Opportunity Lost



No surprise that the President of the Public Services Association, Watson Duke, was this year’s most popular Good Friday Bobolee by public acclaim. But even as they vented their anger on the hapless effigies, public servants should have been wondering whether they themselves weren’t the real bobolees when, in a stunning volte-face, Mr. Duke suddenly signed an accord with the Government for a 5 per cent wage increase for public servants for the period 2008 to 2010. Duke may well be remembered as the modern day Judas, who perpetrated what some consider the most brazen sell-out in T&T’s trade union history. While public servants groan, the Government gloats, confident in having scored a major victory. But is this really so?
As both sides gear up for the next round of negotiations for 2011-2013, each might discover the real cost of Duke’s accord to be far more than they have bargained for.
For public servants, it is the cost of not taking responsibility for the quality of their representation. For the Government, it is the cost of winning a battle but losing the trust on which public service transformation can be built.
The reality, however is that none of us, bystanders to the main event, has escaped. As a nation, we bear the cost of having once again lost the opportunity to raise the issue of public servant salary negotiations to another level and, in so doing, to bring the national conversation in line with the demands of the twenty-first century.
At the end of the day, the negotiations accomplished nothing that could be defined as strategic improvement. Locked in the archaic style of wage negotiations, there were monumental errors on both sides.

The PSA failed in several areas:
It failed to prod the Government into providing a proper account of the state of the national economy and the stake of the national pie due to public servants. This was an important conversation because public servants have been losing out badly over the last several years. Data from the Central Bank indicate that over the period 2001 to 2010 the share of public service wages and salaries as part of current revenue declined from 30.6 to 15.6 per cent. The share of public servant wages and salaries to GDP also declined (from 7.4 in 2001 to 5.2 per cent in 2010). Comparatively, government spending on goods and services moved from 11.8 to 17.3 per cent of expenditure, whilst spending on transfers and subsidies skyrocketed from 25.1 to an astounding 56.3 per cent for the same period. Why such a glaring disparity in the evolution of spending patterns? This seems especially incongruent with the Government’s stance that it could not afford to pay public sector employees more than their 5 per cent offer.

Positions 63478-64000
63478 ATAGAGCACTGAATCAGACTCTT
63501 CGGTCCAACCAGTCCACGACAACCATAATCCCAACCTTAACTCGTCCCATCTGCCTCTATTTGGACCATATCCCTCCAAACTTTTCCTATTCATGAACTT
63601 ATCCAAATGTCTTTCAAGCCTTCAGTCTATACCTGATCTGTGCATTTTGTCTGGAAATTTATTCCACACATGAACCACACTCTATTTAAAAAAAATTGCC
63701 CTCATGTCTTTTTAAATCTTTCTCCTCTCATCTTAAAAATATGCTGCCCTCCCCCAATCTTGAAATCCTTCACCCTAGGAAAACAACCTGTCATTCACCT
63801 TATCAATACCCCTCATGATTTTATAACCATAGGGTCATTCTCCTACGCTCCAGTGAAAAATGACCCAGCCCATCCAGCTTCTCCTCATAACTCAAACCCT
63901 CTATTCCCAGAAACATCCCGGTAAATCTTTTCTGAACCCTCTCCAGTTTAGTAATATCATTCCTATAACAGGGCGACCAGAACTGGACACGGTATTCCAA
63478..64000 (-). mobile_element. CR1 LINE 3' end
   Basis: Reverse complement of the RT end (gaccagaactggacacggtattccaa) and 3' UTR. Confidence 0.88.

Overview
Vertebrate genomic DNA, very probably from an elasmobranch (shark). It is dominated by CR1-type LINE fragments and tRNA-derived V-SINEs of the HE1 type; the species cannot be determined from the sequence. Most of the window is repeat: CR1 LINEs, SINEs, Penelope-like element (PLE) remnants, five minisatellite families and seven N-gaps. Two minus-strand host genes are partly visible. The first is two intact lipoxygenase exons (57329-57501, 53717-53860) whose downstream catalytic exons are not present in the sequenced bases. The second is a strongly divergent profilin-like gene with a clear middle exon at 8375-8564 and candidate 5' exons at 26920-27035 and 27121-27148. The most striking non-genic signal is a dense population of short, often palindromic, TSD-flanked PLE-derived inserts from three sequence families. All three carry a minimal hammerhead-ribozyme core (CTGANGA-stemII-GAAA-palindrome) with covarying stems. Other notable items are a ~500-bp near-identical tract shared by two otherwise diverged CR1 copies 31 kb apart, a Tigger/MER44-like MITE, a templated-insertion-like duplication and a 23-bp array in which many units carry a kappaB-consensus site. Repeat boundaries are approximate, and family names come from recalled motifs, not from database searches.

Secondly, the PSA allowed the government to continue setting wages in what could be perceived as an arbitrary manner. The clamor for wage increases has been largely fuelled by the inflationary erosion of purchasing power. Public sector employees claim salaries cannot cover basic living expenses and as such increases ought to compensate. In defence of this position, inflation rates have averaged 9.1 per cent over the past five years, never going far below 7 per cent. One rule of thumb dictates that the price level will have doubled in approximately ten years (i.e. by 2015) given 7 per cent annual inflation; in this case, 5 per cent wage increase over three years hardly begins to come to terms with that. Though there are arguments against linking wage increases to inflation rates, it is at least a defensible foundation to setting wages.
Thirdly, the PSA also failed to make the distinction between negotiating a debt – as in wage increases owned to them – and negotiating future wage increases. It neglected to seize the opportunity to break the cycle of retroactive wage negotiations by declaring past salary increases as a debt! The difference here is that Government must be made to pay the price for failing to settle negotiations in the required timeframe. The settlements for the year 2008 must therefore be based on the state of the economy in 2008 and not on the good or bad state of today’s economy. PSA members seem less than impressed with the $3000 lumpsum buyout as compensation for waiting on the conclusion of negotiations.